Tuesday, April 22, 2008

You be the judge...

You have heard it said many times from doctors... That we don't need supplements, we get all the nutrients we need from food. Orthomolecular Medicine tells a different story that in many cases, more is not only better, it can reverse disease. You be the judge... I can do this with many other nutrients besides vitamin D...


Vitamin D research
Posted on Tue, Apr. 22, 2008

Vitamin D emerged as a protective factor in a study of more than 3,000 adults who underwent a colonoscopy; there was a significantly lower risk of advanced cancerous lesions among those with the highest vitamin D intake, according to the National Institutes of Health. A four-year trial at Creighton University, published in the American Journal of Clinical Nutrition, found that the higher the level of vitamin D, the lower the risk of all cancers in post-menopausal women.

An analysis of two large Nurses' Health Study groups found a reduced risk of MS was associated with vitamin D supplementation, according to a 2004 report in Neurology.

A study published in the Lancet in 2001 concluded that children who were given vitamin D supplementation were less likely to develop Type 1 diabetes.

In the Iowa Women's Health Study, women consuming higher levels of vitamin D showed a reduced risk for rheumatoid arthritis.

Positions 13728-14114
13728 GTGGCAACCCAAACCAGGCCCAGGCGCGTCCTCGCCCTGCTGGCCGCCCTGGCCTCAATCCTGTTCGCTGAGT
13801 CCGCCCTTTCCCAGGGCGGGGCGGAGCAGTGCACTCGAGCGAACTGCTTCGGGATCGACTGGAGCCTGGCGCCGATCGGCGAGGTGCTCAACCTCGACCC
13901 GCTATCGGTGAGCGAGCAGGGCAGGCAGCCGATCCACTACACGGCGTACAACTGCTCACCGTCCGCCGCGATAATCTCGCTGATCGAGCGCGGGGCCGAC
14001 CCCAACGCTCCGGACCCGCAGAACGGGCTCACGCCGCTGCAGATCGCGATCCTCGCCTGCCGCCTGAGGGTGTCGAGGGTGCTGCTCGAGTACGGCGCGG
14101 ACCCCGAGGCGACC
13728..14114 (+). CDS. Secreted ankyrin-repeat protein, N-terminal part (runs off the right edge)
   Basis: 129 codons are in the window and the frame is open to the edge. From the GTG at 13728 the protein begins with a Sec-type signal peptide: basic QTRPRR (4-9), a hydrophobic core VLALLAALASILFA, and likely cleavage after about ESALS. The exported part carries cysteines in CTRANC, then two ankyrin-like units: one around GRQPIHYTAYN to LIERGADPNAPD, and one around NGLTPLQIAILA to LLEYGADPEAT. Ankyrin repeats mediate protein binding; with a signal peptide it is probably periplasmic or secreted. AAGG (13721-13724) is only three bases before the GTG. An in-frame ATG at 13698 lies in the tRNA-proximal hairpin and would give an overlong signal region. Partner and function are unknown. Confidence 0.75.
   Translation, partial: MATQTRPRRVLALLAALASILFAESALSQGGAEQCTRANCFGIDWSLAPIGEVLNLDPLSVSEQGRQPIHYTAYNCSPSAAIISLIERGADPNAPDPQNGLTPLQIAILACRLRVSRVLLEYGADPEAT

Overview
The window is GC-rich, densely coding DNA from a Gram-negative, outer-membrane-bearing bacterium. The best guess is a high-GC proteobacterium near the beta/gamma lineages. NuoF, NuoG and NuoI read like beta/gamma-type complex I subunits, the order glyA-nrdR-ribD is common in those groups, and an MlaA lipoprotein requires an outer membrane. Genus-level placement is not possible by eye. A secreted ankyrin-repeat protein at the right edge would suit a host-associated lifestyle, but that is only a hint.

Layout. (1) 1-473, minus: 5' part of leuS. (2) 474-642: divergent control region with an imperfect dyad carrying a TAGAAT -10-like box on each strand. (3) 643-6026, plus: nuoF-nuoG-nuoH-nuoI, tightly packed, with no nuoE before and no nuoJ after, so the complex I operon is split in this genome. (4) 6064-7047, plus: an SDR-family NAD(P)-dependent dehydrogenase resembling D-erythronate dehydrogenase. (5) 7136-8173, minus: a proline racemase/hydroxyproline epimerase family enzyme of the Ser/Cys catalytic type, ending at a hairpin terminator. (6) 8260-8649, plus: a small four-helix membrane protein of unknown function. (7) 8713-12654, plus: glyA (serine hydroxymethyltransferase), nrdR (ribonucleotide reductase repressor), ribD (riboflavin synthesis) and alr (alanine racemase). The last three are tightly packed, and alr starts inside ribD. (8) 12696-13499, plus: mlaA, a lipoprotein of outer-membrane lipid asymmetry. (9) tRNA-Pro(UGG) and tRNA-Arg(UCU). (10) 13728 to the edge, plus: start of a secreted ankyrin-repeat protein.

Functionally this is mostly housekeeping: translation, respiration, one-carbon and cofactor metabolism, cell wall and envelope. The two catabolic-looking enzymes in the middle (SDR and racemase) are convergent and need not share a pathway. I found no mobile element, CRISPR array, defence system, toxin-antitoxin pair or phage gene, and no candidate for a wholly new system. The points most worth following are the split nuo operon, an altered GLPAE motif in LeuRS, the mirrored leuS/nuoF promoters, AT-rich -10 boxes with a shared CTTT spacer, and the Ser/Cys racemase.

A study in the journal Circulation found that those with low vitamin D levels had a 62 percent increased risk of heart failure.

Seniors taking a high daily dose of vitamin D experience 72 percent fewer fractures, according to a study in the Journal of the American Geriatrics Society. A daily supplement of 800 units of vitamin D could prevent a quarter of hip fractures in older people, suggests a study in the Journal of the American Medical Association.

In a study in the American Journal of Clinical Nutrition, children of mothers with lower intakes of vitamin D during pregnancy were more likely to develop asthma.

Some researchers believe this disorder could actually be vitamin D deficiency, which can cause muscle weakness and pain. One Canada study, published in 2001 in the journal Rheumatology, found that half the fibromyalgia patients tested had low levels of vitamin D.

Christopher Wiechert, C.N.C.


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